We have updated our Terms of Service and Privacy Policy. By continuing to use the NHL’s online services, you agree to these updated documents and to the arbitration of disputes.
Sign in with your NHL account:
  • Submit
  • Or
  • Sign in with Google

Love of teammates, country drives Drew Shore

Tuesday, 03.24.2009 / 1:00 AM / 2009 NHL Entry Draft

By Brad Holland - NHL.com Staff Writer

If there is anything better in hockey, Drew Shore, a center with the United States National Team Development Program, has yet to experience it.

"To be honest, I don't think I could describe a more enjoyable sense of togetherness and happiness than standing on that blue line," Shore said.

The blue line in question was on the rink in Lake Placid, N.Y., following the U.S. team's gold-medal triumph against Finland at the Under-18 Four Nations Cup last November.

"Wearing the jersey, singing the national anthem on the blue line with all of the 20 other kids that you're now best friends with ... I don't think you can get a much better feeling than that," Shore said.

Four games, four wins, and more than their share of close calls led to that singular moment. And it has Shore and his teammates looking forward to a chance to repeat that moment.

"Hopefully we can do it again at the end of the year for the big one," Shore said.

"The big one" is the World Under-18 Championship, which will be held April 9-19 in Fargo, N.D., and Moorhead, Minn. This is the first time the tournament will be held in the U.S., making it even more special.

In addition to the Four Nations Cup, the U.S. team won the Five Nations Tournament in February in Sweden.

"We're 2-for-2 (in tournaments this year) and I think there's only two other teams in the (U.S.) program that won all three their 18 year, so hopefully we can get that done," said Shore.

Shore, a 6-foot-2 1/2, 190-pounder, was ranked No. 32 among North American skaters by NHL Central Scouting in its midterm rankings for the 2009 Entry Draft. While that's a fairly substantial place to be, Shore knows there is room for improvement, which he believes will come thanks to the Ann Arbor, Mich.-based USNTDP.

"The main thing with the program for me is that they emphasize so much just getting better on a daily basis," he said. "And you work so hard every day that you do get better on a daily basis. We treat every practice here like it's a big game; the coaching staff strives to help you get better and work hard every day, and when you leave the program after two years, that's what helps you."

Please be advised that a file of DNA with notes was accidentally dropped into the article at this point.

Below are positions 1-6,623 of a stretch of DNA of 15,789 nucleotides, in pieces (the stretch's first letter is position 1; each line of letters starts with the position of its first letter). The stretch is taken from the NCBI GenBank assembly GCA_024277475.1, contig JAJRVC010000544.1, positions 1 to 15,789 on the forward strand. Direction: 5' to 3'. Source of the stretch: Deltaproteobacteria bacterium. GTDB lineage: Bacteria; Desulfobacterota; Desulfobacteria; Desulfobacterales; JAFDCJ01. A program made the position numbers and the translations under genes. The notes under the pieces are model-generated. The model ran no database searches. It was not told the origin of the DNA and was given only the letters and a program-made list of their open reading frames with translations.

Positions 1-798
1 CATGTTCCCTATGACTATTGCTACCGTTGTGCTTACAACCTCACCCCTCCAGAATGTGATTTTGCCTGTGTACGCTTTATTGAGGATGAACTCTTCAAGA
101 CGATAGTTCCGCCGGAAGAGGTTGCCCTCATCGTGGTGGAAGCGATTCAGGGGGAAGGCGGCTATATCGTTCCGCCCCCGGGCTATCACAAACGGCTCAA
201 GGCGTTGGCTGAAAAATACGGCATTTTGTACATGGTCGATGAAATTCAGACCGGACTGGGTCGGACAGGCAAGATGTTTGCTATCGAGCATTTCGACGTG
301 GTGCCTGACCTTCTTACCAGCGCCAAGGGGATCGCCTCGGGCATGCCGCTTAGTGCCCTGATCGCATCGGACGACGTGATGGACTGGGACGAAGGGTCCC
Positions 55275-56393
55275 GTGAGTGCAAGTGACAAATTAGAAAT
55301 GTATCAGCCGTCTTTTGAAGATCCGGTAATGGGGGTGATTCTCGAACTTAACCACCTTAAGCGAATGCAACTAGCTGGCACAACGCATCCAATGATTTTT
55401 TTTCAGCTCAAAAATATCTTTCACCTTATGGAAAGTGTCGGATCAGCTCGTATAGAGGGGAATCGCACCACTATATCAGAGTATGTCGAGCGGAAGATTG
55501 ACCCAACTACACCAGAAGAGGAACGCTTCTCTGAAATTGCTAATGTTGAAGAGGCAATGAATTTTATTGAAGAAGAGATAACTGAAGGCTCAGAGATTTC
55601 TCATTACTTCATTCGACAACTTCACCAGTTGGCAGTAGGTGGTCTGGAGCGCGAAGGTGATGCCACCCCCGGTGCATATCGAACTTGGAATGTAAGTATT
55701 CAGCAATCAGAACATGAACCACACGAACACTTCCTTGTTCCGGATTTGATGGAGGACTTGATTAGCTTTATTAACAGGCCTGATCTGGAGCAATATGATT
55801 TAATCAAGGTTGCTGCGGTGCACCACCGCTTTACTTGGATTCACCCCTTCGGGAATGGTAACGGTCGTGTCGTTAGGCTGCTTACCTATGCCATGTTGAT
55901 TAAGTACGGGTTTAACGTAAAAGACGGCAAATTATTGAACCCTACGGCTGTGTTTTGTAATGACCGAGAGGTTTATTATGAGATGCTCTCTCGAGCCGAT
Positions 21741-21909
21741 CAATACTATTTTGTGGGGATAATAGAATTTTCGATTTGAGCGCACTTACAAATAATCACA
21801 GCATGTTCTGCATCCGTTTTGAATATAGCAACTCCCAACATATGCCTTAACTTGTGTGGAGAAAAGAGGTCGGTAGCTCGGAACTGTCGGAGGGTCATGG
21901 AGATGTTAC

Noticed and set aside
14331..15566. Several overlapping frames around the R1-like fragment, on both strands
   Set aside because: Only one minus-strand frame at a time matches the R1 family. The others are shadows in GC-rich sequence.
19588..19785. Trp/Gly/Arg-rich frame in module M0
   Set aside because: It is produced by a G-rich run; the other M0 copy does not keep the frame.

NHL Central Scouting's Jack Barzee sees a lot of the USNTDP's philosophies developing in Shore's game. He sees Shore as a player that never quits and leads by example.

"I think this kid, his upside is so dangerous," Barzee said. "I think he always brings his best effort. I don't think he leaves anything in the dressing room. His drive and determination are as good as anyone's playing the game."

Couple that with a highly developed skill set, and Shore looks to be a very attractive package for NHL teams come June.

"He gets chances and creates chances from all his hard work," Barzee said. "He's very unselfish and smart, and he's quick to make the transition from offense to defense. He's not a speedster, but he's got a long stride and he's got good speed. He's also very strong on the puck, with good strength in his arms and hands, and makes good passes."

Shore is quick to credit his teammates for his success.

"You're practicing every day with 20 or so of the other top kids in the country who all want to get where you do," Shore said, "and all have the same desires and motivations, and I definitely think that rubs off on you as a player, just because you can't take any days off. Because you've got 20 other guys that are extremely talented working just as hard as you are."

That competitiveness is something Shore and his teammates feed off. It makes each practice so big, each game so big, that the tournaments take on almost mythical proportions. And when you're wearing the U.S. sweater, it's easy to see why Shore eagerly anticipates the U-18 tournament in April.

"You have that jersey on and that international stage is such a big stage," he said. "When you're playing another country ... you go in wanting to win as bad as you can."

All that remains now is the preparation leading up to the biggest tournament of the season.

"We have two months left," said Shore. "So hopefully being at the peak of our game in April, we'll have as good a chance as any to win."

A good chance to be, once again, the team standing on the blue line, arm-in-arm, singing the national anthem.

Does it get any better than that?